President Donald Trump on Thursday canceled a scheduled June 12 summit in Singapore with North Korean leader Kim Jong Un after recent sparring between the two countries over the planned nuclear talks.
"Sadly, based on the tremendous anger and open hostility displayed in your most recent statement, I feel it is inappropriate, at this time, to have this long-planned meeting," Trump wrote in a letter to Kim, which was sent to reporters.
Read Trump's letter (story continues below):
South Korean officials appeared blindsided by the announcement.
"We are attempting to make sense of what, precisely, President Trump means," said spokesman Kim Eui-kyeom, according to The Washington Post's Anna Fifield.
South Korean President Moon Jae-In urged both Trump and Kim to hold direct talks, South Korea's Yonhap News Agency reported.
It's also unclear whether State Department officials were aware of Trump's decision before he released the letter. When asked if the announcement came as a surprise, a staffer in the office that works on North Korea issues said he had to check with State Department spokeswoman Heather Nauert.
Speaking at the White House later Thursday, Trump said he had just spoken with military officials, as well as the leaders of South Korea and Japan. They are "ready for foolish or reckless acts be taken by North Korea," he said, adding that "an unfortunate situation is forced upon us."
"Hopefully positive things will be taking place with respect to the future of North Korea. If they don't, we are more ready than we have ever been before," he said, apparently a threat of military action.
On a call with reporters, a senior White House official asserted that Trump "had constant communication with our allies," but did not explain why U.S. allies were caught off guard. The official did not say whether Trump and Kim had spoken directly.
Of the letter, the official said Trump had "dictated every word himself."
Trump's announcement came hours after North Korean officials threatened to cancel the summit, angered by recent comments from Vice President Mike Pence and national security adviser John Bolton, who compared North Korea with Libya.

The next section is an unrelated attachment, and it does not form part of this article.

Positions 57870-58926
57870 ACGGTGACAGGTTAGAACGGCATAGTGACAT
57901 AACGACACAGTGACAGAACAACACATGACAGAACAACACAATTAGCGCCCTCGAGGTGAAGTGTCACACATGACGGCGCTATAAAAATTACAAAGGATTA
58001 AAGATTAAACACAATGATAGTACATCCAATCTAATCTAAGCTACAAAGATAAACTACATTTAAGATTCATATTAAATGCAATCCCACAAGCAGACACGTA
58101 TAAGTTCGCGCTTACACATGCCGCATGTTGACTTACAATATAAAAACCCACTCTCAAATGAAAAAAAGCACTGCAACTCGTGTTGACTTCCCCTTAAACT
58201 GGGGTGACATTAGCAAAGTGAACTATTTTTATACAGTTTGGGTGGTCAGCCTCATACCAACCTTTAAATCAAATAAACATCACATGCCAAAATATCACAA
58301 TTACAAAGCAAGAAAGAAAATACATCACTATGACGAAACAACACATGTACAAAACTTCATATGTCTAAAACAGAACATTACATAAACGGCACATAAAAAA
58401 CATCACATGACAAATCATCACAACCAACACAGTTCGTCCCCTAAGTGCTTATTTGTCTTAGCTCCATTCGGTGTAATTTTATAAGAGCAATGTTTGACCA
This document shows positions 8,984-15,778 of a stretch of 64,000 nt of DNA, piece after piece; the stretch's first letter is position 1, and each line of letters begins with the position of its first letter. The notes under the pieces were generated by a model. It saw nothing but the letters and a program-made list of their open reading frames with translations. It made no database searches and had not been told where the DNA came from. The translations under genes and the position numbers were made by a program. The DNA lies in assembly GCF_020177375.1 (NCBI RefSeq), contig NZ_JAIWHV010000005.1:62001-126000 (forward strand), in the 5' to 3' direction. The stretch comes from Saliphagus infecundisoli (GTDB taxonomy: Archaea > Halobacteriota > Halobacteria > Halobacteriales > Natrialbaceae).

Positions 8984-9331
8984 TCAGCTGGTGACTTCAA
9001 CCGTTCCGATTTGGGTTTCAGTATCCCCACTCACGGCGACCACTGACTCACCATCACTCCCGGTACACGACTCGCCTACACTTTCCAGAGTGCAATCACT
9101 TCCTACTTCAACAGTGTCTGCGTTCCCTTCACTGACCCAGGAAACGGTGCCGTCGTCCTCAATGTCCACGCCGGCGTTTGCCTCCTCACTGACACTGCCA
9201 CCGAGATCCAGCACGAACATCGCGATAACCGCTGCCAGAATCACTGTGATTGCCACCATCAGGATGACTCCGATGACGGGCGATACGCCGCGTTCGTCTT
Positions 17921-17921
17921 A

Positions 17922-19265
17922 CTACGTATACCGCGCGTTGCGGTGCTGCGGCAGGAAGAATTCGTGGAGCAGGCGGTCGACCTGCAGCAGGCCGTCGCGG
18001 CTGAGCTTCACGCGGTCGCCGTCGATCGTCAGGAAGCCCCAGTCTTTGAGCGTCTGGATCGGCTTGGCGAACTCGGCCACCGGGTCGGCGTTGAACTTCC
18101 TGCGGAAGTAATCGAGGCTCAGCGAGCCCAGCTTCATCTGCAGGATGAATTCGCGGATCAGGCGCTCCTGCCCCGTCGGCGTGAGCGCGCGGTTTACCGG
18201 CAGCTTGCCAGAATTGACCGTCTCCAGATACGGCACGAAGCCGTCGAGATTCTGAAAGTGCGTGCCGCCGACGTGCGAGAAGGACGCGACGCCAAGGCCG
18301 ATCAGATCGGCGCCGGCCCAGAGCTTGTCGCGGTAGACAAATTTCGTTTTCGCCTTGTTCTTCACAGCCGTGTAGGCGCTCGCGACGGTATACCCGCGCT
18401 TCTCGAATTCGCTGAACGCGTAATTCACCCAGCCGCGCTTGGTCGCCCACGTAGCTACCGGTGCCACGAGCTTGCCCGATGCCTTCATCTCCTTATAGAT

North Korean officials view Libya as a cautionary tale and called Bolton's remarks "awfully sinister." After Libyan dictator Muammar Gaddafi gave up his nuclear weapons program in 2003, an armed revolution aided by a U.S. and NATO military intervention ousted him in 2011. Rebel forces captured and brutally killed Gaddafi during the conflict.
"World knows too well that our country is neither Libya nor Iraq which have met miserable fate," a senior North Korean official said in a statement this month.
Earlier Thursday, North Korea announced that it had destroyed tunnels at what they say is the country's only nuclear test site. Trump did not acknowledge the concession in his letter.
The senior White House official said there was no way to confirm whether the tunnels had been destroyed because only a select group of foreign journalists had witnessed the process. No nuclear experts or monitors were present to inspect the site.
Cracks began to emerge in plans for the summit last week, after North Korea threatened to call off the meeting if the Trump administration demanded the country completely denuclearize. Trump appeared to soften his rhetoric toward North Korea this week, saying that a more gradual option of denuclearization was a possibility.
But he teased the summit's uncertain fate.
"We're moving along. We'll see what happens. There are certain conditions we want to happen. I think we'll get those conditions. And if we don't, we won't have the meeting," Trump told reporters Tuesday, without specifying what those conditions would be.
The next day, Trump told Fox News there was a "good chance" the summit would take place.
Trump, in his remarks Thursday, suggested that the summit could still happen "at some later date."
"Hopefully everything will work out well with North Korea," he said. "A lot of things can happen."
Trump had touted the renewed diplomacy with North Korea as a triumph for his administration, suggesting that he should win a Nobel Peace Prize for his efforts.
The White House push for negotiations in recent months was a dramatic shift from Trump's initial posture toward North Korea. Last year, Trump and Kim were locked in an escalating battle of insults, which included Trump threatening North Korea with "fire and fury" if the country took action against the United States.
Jessica Schulberg and Akbar Ahmed contributed reporting.
This article has been updated to include Trump's comments and information from a call with reporters.